The exodus became one of the most significant events in Israel’s history because it was in this event that Yahweh personally came down to His people and redeemed them. The significance of this event is emphasized by the festival of Passover, where Yahweh struck the final blow against Egypt that freed His people from slavery (Ex. 12:12-13). Through the Passover Yahweh accomplished three major things. First, He struck down the firstborn male of every Egyptian as justice for the males that Egypt killed under the old Pharaoh (Ex. 1:22). Second, it provided a means for Yahweh to not just save Israel but to redeem them to Himself (Ex. 12:3-10; 13:1-2). Third, it became a foreshadowing of Christ to come as the sacrificial lamb.

The next morning after the Passover, Yahweh appeared to Israel as a large pillar of cloud by day and of fire by night (Ex. 13:20-22). The Jews called this pillar the Shakaniah glory of Yahweh, the same fire that appeared to Moses in the burning bush (Ex. 3:2). Through Shakaniah glory Yahweh not only made His presence visibly known to His people, but it also guided them and protected them as well. Yahweh Himself was in the pillar (Ex. 13:21; 14:24) and often spoke to the people from it (Ex. 19-20; Num. 12:5-6; Deut. 31:15-16; Ps. 99:6-7). The Shakaniah lead Israel out of Egypt and to the Red Sea where it moved to the rear of Israel to cut the enemy off from them. The fact that pillar was simultaneous a cloud and fire at this time suggest that the pillar would have been a dark cloud on the side that faced Egypt shrouding them in darkness and fire on the side that faced Israel lighting up the night. This is the way that it is portrayed at Mount Sinai (Ex. 19; Deut. 4:11; 5:22) and other places along Israel’s journey (Ex. 13:21; Num. 14:14; Deut. 1:33; Neh. 9:12, 19; Josh. 24:7; Ps. 78:14; 105:39). The Egyptians who have made themselves an enemy of Yahweh are shrouded in darkness, but the Israelites who have followed in faith see the light of Yahweh.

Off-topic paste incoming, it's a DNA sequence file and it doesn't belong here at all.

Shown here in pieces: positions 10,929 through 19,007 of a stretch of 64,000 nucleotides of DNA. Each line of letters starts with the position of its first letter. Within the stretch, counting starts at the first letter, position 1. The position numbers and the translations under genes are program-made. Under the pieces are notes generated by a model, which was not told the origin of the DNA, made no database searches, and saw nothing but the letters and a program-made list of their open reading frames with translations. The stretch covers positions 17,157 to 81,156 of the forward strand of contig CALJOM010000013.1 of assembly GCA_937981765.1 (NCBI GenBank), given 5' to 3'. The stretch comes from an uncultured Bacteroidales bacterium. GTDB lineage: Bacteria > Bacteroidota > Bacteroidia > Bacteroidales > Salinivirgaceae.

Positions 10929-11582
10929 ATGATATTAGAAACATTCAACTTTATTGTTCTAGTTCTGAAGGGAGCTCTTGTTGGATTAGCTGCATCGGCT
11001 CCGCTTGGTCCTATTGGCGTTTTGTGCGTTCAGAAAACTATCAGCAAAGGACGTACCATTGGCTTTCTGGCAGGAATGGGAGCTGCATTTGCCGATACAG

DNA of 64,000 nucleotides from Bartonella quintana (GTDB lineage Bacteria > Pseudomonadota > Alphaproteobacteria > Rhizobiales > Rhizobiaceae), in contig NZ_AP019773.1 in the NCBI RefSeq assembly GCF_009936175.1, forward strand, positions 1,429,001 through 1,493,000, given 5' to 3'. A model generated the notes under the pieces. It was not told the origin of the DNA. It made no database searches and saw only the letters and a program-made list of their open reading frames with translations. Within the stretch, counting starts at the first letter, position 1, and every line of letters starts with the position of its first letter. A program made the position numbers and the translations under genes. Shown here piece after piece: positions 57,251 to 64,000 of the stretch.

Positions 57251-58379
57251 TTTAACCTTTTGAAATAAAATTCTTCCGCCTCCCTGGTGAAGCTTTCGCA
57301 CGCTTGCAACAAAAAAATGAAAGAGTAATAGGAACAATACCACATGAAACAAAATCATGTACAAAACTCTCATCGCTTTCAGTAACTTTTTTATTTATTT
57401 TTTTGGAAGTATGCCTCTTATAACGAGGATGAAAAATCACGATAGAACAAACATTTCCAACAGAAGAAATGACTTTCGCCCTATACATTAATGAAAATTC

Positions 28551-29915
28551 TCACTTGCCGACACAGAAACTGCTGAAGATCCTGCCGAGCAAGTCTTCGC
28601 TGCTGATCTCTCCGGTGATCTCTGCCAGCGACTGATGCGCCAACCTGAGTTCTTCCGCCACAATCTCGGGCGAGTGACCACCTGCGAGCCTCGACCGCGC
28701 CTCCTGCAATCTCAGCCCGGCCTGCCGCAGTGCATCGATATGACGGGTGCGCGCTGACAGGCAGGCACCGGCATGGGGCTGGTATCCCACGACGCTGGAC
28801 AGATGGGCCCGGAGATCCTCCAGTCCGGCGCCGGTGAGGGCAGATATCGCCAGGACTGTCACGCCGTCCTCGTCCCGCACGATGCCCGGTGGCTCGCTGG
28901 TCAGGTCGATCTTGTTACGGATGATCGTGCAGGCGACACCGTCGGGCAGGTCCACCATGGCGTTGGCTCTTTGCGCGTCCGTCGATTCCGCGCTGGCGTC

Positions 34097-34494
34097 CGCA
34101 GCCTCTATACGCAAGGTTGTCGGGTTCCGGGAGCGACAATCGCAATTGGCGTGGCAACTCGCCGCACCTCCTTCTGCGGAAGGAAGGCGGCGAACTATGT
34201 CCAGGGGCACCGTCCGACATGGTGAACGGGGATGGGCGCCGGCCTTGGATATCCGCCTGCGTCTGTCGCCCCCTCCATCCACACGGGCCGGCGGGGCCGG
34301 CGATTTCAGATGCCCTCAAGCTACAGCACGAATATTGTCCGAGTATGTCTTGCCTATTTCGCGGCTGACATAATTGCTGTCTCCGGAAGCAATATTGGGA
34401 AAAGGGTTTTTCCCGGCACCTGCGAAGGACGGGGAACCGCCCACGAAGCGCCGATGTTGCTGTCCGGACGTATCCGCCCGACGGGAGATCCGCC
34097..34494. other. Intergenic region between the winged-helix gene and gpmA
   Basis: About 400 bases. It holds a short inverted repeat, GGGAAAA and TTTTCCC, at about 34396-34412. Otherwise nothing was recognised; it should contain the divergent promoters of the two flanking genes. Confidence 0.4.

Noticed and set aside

Yahweh used the parting and crossing of the Red Sea (Ex. 14:13-31) to simultaneously destroy the Egyptian army and baptize His people into a new life with Himself (1 Cor. 10:1-2). First, Yahweh used the chaos of the sea to judge the Egyptians (Isa. 51:9-10)—much like He did in Noah’s day (Gen. 6:11-21; 7:17-24)—and then subdued the chaos in order to establish His new people—much like He did in the creation of the universe for Adam and Eve (Gen. 1-2; Ps. 74:12-17; 89). The wind that comes from the east is the same means by which He subdued the sea in the previous two events (Gen. 1:1-2; 8:1). Second, Israel’s passing through the Red Sea became their baptism, wherein they were cleansed from their life of slavery to sin and death and ushered into a new life that would lead them to receiving Yahweh’s law and then into His Promised Land.

The exodus as a foreshadowing of Christ’s salvation is evident through the symbols that Yahweh used in this epic event. First, in Ex. 13:3 Moses called Egypt the “house of slavery,” which is what Egypt represents in the Scriptures. Egypt as the “house of slavery” is a picture of this world, and this is the place into which all of humanity is born. Second, while Israel was in the “house of slavery,” Yahweh told them to sacrifice a lamb and place the blood on the doorpost, which would save them from the wrath that He would bring on the “house of slavery.” They were to eat the lamb and enjoy with thankfulness the blessings of the salvation they had just experienced. Throughout this time Yahweh kept reminding Israel that He was preparing another land for them, one flowing with milk and honey. Third, He manifested Himself in a pillar of fire and cloud and told them to keep their eyes on Him and follow. This Pillar was the glory of Yahweh that would later indwell the temple and guide and protect the people of Israel. It was a symbol of the Holy Spirit who now indwells believers, who are the new temple of Yahweh (1 Cor. 3:16-17; 2 Cor. 6:16; Eph. 2:21). Fourth, when Yahweh brought Israel through the Red Sea, it was their water baptism (1 Cor. 10:1-2). The pillar of fire then moved behind Israel, separating them from the “house of slavery” and consecrating them. Thus, the fire was the wrath of Yahweh on the “house of slavery” and the purification of Israel (Matt. 3:9-12; Lk. 3:16-17).